Multiple implementations of the invention (each providing optimization services) may (optionally) be used at different network points between the initiator of the request and the DBMS. When routing is done between two or more of the systems that each provide optimization services, then these systems (i.e. optimization systems) can include additional information either in or around the request for upstream or downstream optimization services in order to learn more about the request and responses so that they can understand the effectiveness of any rule applied and also offer other guidance about results of the optimization and possible further optimizations.

When there are other versions of the optimization services running which are not in the direct path between the initiator and the DBMS, such as separate clients on a peer-to-peer network, then they may optionally also share both request and response data as well as information to learn about the effective methods of optimizations described above. Rules can be selectively enabled or disabled based on a number of factors such as initiator and DBMS addresses, the locations, time of day, configuration or other methods such as server load. An example of how the optimization services can interact with other services, initiators and DBMS servers is shown in FIG. 5: the optimization servers are labelled in FIG. 5 as ‘Optimization Points’.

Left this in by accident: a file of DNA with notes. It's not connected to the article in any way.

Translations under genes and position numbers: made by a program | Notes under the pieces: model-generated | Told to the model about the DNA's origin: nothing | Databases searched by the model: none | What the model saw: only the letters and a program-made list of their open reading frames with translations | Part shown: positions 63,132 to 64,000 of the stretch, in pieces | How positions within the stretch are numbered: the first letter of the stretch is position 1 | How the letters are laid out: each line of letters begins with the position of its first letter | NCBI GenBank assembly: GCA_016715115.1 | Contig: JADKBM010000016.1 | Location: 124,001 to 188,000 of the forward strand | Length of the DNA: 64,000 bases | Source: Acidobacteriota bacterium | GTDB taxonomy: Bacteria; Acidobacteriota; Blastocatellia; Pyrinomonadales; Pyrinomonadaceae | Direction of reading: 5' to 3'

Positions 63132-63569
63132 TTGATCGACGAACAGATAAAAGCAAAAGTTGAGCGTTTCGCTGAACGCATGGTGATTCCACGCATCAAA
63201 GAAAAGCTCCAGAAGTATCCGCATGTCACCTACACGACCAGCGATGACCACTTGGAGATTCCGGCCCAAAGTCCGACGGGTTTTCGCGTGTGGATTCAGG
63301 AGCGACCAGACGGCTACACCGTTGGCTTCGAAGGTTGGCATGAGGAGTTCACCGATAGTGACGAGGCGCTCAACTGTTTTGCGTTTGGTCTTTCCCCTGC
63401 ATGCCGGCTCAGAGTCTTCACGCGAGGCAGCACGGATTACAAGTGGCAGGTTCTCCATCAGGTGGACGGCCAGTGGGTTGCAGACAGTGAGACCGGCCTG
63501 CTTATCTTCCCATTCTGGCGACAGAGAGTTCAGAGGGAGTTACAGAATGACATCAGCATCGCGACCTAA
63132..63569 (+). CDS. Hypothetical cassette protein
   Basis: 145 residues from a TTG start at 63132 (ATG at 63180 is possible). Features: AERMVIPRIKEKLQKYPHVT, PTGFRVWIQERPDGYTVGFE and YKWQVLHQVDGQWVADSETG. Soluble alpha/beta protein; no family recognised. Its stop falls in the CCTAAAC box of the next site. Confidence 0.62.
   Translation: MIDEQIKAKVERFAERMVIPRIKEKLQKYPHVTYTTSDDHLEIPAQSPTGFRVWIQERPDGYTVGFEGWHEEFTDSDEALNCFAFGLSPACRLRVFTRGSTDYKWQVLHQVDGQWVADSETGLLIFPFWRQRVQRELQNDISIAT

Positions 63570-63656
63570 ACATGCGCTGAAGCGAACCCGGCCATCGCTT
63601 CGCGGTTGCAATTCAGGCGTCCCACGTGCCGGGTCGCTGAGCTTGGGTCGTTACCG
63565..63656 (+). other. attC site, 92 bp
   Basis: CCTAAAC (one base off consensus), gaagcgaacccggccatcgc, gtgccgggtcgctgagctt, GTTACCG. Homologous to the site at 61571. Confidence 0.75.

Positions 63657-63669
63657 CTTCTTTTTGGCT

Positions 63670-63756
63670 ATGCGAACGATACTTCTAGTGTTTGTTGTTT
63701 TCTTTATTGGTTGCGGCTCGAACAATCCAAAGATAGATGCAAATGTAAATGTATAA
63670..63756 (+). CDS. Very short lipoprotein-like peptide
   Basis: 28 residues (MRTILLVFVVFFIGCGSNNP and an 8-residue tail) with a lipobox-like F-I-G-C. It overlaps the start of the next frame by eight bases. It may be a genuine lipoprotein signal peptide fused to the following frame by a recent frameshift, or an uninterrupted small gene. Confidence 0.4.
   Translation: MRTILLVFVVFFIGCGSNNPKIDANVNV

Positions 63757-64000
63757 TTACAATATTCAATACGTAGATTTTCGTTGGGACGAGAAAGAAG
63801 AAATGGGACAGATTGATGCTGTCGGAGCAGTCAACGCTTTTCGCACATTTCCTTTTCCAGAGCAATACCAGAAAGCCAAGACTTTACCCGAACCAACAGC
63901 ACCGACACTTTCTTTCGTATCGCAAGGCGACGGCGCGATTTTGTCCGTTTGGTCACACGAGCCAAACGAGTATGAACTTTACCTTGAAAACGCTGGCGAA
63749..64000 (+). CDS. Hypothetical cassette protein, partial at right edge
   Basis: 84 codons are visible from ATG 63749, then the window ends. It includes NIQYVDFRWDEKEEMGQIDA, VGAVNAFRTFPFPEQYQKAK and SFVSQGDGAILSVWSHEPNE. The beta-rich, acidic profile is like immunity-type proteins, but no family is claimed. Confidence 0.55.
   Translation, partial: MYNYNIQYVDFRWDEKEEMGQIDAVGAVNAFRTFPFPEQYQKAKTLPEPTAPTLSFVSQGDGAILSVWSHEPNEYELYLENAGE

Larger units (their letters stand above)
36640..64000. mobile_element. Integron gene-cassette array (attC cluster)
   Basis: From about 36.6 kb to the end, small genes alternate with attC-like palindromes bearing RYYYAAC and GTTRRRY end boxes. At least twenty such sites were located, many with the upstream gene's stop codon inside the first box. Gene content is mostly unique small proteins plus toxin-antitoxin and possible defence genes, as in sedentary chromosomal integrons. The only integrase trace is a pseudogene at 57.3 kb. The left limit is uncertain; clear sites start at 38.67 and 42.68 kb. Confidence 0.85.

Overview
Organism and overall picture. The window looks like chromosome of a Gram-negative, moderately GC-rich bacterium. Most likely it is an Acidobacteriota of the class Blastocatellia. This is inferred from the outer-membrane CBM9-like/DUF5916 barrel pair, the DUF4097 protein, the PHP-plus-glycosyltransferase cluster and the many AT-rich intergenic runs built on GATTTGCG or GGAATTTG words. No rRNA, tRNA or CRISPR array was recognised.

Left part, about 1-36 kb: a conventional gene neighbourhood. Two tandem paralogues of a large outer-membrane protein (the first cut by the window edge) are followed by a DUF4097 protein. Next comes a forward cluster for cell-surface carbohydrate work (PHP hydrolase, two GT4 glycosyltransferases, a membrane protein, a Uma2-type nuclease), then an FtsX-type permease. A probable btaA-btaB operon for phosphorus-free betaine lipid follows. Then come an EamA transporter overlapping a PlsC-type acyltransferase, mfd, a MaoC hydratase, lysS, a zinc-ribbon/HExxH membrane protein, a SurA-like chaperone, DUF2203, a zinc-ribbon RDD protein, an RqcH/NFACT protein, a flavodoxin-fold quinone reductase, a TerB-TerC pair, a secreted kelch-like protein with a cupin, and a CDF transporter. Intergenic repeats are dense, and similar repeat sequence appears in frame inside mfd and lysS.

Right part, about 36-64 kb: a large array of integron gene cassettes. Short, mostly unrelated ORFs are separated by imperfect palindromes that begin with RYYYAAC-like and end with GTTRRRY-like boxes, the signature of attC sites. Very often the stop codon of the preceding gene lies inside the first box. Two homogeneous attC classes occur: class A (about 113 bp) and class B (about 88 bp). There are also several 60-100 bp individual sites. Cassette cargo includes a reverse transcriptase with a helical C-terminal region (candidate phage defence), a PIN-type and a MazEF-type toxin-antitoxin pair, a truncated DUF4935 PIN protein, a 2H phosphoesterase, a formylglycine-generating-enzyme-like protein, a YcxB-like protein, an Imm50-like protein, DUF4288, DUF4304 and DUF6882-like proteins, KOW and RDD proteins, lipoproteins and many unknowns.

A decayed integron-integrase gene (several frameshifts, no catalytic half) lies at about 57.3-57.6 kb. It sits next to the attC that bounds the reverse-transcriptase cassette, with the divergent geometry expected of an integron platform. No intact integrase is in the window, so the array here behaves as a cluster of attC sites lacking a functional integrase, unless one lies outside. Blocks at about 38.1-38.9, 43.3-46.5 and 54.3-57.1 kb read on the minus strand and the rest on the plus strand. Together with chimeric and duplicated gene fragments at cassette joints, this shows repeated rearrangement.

DETAILED DESCRIPTION OF THE PREFERRED IMPLEMENTATION

Data Accelerator provides the interception, analysis and database traffic optimization described in the preceding sections. To re-cap on the fundamentals, the traditional approach for database systems (DBMS) is for the initiator of a request to send every request to a DBMS and for that system to run every single request. In one example, the present implementation of the invention challenges this orthodoxy by requiring that the requests and responses have rules applied to them to limit what is actually run on the DBMS, running queries more intelligently and making better use of network bandwidth to improve performance for users of DBMS systems. The example of the approach can be summarised as intelligently “intercept and analyse then respond, change or ignore” at the Data Accelerator optimization server. FIG. 7 is a schematic of the approach where the rules have not been able to stop the request from being sent to the DBMS so the request is forwarded. FIG. 8 shows the response is able to be served directly from the Data Accelerator optimization server and the DBMS system does not need to do anything. Typically the responsiveness of a DBMS system is affected by a number of factors such as, query compilation, load, data access (reading and writing to disks) and network response time. By using a rules based framework that is able to intelligently learn how to apply the rules to give the maximum performance benefit, significant savings can be made whilst still having a scalable DBMS architecture.